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Eritrean Agricultural Experts Seek To Address Environmental and Agricultural Challenges

Joint venture of different professionals in the agriculture sector would positively impact the over all agro industrial activities that have been under way through out the country. Though the role played by individuals cannot be disregarded, joint or group efforts make a task very easier. So integration among experts of various specialties helps to create an atmosphere where matters are easily addressed in an incorporated manner.

In this connection, the existence of an association that embraces experts of various specializations within the agriculture filed becomes a necessity. 
The Association of Eritreans in Agricultural Sciences (AEAS) that comprises 311 registered agricultural experts in Eritrea and abroad was established in 1994, with the objective to challenge possible threats, and to contribute its share in the endeavors for the achievement of food security and  in environmental conservation activities by conducting researches and experiments the could help to boost agricultural production.
The association conducted its annual meeting from October 22 to 23 under the theme “Integrated water management for food security: trends, challenges and opportunities.” During the occasion different research papers that included the impact of drought on plant genetic resources, long-term monitoring soil erosion: soil and water conservation, innovative management options for improved utilization of water resources and other various topics were presented.
In his presentation on strategies of combating land degradation in Eritrea Mr. Redae Teklay, from the Ministry of Agriculture (MoA) said: “Considering that land degradation poses one of the most compelling developmental challenges in the country, the people of Eritrea are implementing innovative measures to address land degradation and broader desertification related issues through social mobilization in soil and water conservation and reforestation. However, the sustainability of the campaign will need active involvement of all stakeholder and support from its development partners.”
Mr. Tekeste Wolde’abezghi, also from MoA presented a paper on improving users’ perception of weather forecast in agriculture, with a special focus on early warning and planning. “Today, the national weather centers can routinely provide useful forecast with a -5-7- day forecast accuracy comparable to the 2-day forecast of 25 years ago,” he added.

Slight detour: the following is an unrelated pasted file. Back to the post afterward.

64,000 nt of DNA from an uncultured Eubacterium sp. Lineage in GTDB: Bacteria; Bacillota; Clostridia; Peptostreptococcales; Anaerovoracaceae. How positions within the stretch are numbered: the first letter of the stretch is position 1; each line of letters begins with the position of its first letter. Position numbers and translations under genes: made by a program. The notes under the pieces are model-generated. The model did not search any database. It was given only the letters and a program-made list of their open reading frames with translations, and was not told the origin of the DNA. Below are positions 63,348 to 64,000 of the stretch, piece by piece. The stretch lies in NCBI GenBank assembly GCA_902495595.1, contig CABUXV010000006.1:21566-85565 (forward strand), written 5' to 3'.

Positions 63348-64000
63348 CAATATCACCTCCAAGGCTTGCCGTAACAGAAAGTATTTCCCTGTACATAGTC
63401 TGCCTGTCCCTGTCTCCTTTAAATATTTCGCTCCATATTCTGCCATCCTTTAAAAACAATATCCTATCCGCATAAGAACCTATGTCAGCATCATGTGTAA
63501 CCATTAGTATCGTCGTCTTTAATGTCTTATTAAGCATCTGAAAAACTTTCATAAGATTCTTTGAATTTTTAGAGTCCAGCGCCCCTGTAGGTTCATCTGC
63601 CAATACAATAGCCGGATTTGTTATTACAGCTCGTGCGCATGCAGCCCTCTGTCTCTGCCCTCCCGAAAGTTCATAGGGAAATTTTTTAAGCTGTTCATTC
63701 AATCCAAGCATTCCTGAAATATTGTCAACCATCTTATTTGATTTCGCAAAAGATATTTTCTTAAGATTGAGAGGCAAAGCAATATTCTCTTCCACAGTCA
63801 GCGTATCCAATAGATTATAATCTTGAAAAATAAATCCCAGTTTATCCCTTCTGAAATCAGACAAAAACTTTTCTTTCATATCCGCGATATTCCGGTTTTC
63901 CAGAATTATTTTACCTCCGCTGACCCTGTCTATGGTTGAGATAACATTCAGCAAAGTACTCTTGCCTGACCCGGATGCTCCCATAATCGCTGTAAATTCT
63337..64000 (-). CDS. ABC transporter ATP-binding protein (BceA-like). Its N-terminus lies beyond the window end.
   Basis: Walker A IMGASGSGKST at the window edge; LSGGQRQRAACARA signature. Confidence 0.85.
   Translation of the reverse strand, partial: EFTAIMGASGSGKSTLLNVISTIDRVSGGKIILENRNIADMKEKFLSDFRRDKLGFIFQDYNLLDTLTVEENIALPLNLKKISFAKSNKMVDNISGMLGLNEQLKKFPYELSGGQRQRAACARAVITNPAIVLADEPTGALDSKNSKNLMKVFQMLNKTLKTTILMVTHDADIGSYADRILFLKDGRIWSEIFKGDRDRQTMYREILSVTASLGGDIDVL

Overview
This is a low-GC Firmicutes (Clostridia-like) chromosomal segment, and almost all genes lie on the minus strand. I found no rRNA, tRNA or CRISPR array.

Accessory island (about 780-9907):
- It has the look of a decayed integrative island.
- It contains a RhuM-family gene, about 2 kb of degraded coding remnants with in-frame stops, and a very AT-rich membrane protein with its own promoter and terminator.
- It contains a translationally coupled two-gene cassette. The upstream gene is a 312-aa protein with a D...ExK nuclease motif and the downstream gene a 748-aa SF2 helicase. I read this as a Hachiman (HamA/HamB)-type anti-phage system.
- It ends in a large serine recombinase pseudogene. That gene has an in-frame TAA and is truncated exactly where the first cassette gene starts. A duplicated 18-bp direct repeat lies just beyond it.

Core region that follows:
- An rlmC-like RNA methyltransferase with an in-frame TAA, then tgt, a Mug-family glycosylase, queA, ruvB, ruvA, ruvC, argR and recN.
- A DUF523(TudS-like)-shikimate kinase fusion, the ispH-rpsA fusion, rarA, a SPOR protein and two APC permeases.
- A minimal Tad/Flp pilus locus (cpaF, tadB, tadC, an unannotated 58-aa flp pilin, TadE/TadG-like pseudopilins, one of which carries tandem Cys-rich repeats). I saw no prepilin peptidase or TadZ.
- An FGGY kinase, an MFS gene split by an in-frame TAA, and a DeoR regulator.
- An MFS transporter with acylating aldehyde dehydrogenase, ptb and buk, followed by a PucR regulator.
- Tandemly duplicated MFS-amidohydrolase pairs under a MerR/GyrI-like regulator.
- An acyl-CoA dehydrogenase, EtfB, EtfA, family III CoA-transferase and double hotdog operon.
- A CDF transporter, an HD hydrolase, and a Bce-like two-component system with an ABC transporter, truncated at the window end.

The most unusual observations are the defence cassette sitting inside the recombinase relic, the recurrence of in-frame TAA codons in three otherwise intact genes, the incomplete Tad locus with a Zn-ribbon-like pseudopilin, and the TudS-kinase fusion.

Mr. Amanuel Mahdere, from MoA’s  Plant Genetic Resources Unit  ( PGRU) on his part elaborated that the PGRU priority has been to collect PGR genetically threatened. With this regard he pointed out that the unit has conducted research on 320 sample species most of which are herbs and some shrubs. According to him more than 72% of the species were in abundance, most found patchy in distribution. The cause for the disappearance of some indigenous species was that sensitive plant species dropped out and few aggressive once persisted at the expense of others.
Mr. Berhane Habte from National Agricultural Research Institute also gave briefing on the diversity, use and conservation of indigenous fruit trees in Gash-Barka and Southern regions. “Eritrea has many wild fruits that are highly nutritious and rich in vitamins which are locally available and adapted to local conditions and more importantly, their contribution to the nutritional value of the local diet is great. However, these fruit trees are under constant risk,” he said.
According to Dr. Iyassu Gebretatios, Chairperson of AEAS, the association drafted a strategic plan for the time period 2010 to 2018. The plan encompasses issues such as: strengthening research activities and encouraging students to join agricultural science, promoting professional linkage with other professional organization in the domains of agricultural science, promoting environmental protection and sustainable development and mobilizing resources through various creative means towards the attainment of the association’s objectives.
In the meeting it was disclosed that one indicator of land degradation has been the loss of biodiversity. Even though the country was once rich in wildlife, due to loss of habitat and vegetation cover, the number and the species of wild animals have decreased or disappeared. There are small populations of African elephant, leopard, Dorcas & Sommering gazelle, Ostrich, and other species. But species such as, African wild ass, Nubian Ibex, Dugong and Sea turtle are endangered.
Mr. Redae pointed out that the national green campaign, which was officially launched on May 15, 2006 is at the core of the Government strategy to address land degradation.  Through an accelerated and sustainable forestation programme, the Government has bee encouraging and assisting individuals, communities, and other concerned bodies to engage in combating land degradation activities. 
The association was primarily established to address and identify agricultural problems, conduct researches and experiments, and to train farmers and agricultural experts through out the country. In this regard the meeting highlighted a number of topics and gave a brief insight on environmental concerns, agro industrial activities, and the researches that are enriched through extended discussions .The members   of the association also discussed on ratifying the new strategic plan. The meeting was closed by nominating and electing new AEAS executive board members.


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